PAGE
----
Two Years On From A “Landmark” Abortion Decision in Kenya

Two years ago, the Kenyan High Court in Malindi decided PAK and Salim Mohammed v. Attorney General et al., affirming that the constitutional right to abortion is “fundamental.”

Approximately 2,600 people lose their lives to unsafe abortion in Kenya each year, with an additional 21,000 people requiring hospitalization. While the Kenyan Constitution, adopted in 2010, allows for abortion when the pregnant person’s life or health is at risk under Article 26(4), the Kenyan Penal Code still criminalizes it—a legal grey area creating “ambiguity, confusion, and stigma.

This article will describe the PAK decision and analyze it in line with trends in transnational abortion law.

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Stethoscope on Ghana flag.

Dr. Eunice Brookman-Amissah: A Pioneer in Safe Abortion Law Reform

By Joelle Boxer

Late last year, Dr. Eunice Brookman-Amissah won the Right Livelihood Award, also known as the “Alternative Nobel Prize,” for her pioneering efforts to improve safe abortion access in sub-Saharan Africa.

According to Dr. Brookman-Amissah, of the 36,000 deaths that occur globally due to unsafe abortion, almost 24,000 are in sub-Saharan Africa. “That was a totally unacceptable state of affairs,” she said, “given the fact that nobody, absolutely no woman has to die from a totally treatable and manageable cause.” Her advocacy work is credited with contributing to a 40% reduction in deaths from unsafe abortion in the region since 2000.

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cell with pipette and needle.

Are Embryos Children? The Alabama Supreme Court Says Yes

By Joelle Boxer

This month, the Alabama Supreme Court held that the term “children” in a state statute includes embryos, or “extrauterine children.”

As fertility treatments like in vitro fertilization (IVF) involve the creation of multiple embryos, not all of which are implanted, the implications of this ruling could be far-reaching. Four million births each year in the U.S. are via IVF, an important pathway to parenthood for couples with infertility, LGBTQ couples, and single parents.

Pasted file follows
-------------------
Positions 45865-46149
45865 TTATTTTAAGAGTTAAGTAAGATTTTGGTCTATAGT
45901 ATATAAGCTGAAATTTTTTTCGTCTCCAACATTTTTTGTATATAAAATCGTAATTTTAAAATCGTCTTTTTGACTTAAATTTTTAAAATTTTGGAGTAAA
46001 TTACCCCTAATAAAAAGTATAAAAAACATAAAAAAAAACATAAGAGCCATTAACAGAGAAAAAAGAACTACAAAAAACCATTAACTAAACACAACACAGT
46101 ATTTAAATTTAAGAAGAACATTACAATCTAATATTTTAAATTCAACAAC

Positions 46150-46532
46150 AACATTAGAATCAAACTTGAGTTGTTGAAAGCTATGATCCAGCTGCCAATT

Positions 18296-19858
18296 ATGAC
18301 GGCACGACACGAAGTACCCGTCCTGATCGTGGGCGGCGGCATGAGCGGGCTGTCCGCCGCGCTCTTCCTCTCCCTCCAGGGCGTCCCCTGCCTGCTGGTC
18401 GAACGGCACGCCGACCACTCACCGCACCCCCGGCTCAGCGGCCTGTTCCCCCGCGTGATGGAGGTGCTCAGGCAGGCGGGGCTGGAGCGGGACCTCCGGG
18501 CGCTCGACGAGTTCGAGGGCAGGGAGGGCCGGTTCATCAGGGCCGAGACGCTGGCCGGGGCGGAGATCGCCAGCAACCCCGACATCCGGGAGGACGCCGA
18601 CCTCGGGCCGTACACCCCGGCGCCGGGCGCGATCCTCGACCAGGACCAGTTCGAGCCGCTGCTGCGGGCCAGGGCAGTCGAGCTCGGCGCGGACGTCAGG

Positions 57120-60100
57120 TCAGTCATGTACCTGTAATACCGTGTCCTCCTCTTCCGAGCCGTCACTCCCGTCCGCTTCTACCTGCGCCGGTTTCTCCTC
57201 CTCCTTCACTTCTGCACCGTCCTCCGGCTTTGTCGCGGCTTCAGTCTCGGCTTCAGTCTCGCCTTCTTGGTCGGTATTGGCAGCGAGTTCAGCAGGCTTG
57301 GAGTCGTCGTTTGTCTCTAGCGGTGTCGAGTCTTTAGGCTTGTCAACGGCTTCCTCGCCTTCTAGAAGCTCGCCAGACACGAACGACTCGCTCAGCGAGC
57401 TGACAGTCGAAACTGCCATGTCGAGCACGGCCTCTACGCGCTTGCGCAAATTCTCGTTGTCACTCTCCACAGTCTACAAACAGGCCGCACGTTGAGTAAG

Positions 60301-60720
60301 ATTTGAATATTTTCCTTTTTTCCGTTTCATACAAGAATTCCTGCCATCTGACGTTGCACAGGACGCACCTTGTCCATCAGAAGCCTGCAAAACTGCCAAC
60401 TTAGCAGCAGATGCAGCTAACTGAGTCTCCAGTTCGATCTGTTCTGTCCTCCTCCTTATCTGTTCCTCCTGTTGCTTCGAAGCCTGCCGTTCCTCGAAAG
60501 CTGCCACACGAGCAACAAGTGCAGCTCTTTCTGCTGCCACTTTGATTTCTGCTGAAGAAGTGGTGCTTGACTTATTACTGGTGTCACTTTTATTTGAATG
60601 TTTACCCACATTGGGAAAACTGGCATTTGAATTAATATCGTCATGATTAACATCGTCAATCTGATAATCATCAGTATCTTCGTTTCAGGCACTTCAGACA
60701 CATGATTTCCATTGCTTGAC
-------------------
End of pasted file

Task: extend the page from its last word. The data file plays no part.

This article will examine the Alabama Supreme Court’s decision in LePage v. Mobile Infirmary Clinic and its consequences for Americans building their families through fertility services.

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. Group of pregnant women and women with children. Vector illustration

#MaternalHealthAwarenessDay: Three Policies to Push

By Joelle Boxer

Today is Maternal Health Awareness Day, focused on the theme “Access in Crisis.”

“Crisis” is the right word, yet still an understatement. In the U.S., for every 100,000 live births in 2021, nearly 33 pregnant people lost their lives. In Norway, that number was 2. Black and Native American women in the U.S. are particularly at risk, with death rates 2-3 times higher than those of white women, due to structural racism.

What can the law do to prevent these deaths? Medicaid pays for more than 40% of births in the U.S., covering 64% of Black mothers and 66% of Native American mothers. Examining efforts at the federal and state level, I highlight three options, leveraging Medicaid as a policy lever.

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Rows of gold post office boxes with one open mail box.

Plan to See ‘Plan C’ This Year

By Joelle Boxer

Tracy Droz Tragos’ new documentary, “Plan C,” follows the work of a grassroots organization dedicated to improving access to the abortion pill by mail in the U.S., while navigating an increasingly restrictive legal landscape.

There is no better time to hear the perspectives of these patients, providers, and activists. Just last month, the U.S. Supreme Court took on a case to determine the legal status of the pill, also called mifepristone. With a decision expected in June 2024, Tragos’ film shows us what’s at stake.

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An ordinary classroom in an African school.

Two Years On: The Reversal of Tanzania’s Education Policies for Adolescent Mothers

By Joelle Boxer

In November 2021, Tanzania’s Ministry of Education reversed a policy preventing adolescent mothers from attending public schools. Two years on, research shows the movement for #ArudiShuleni (“Back to School”) requires continued support.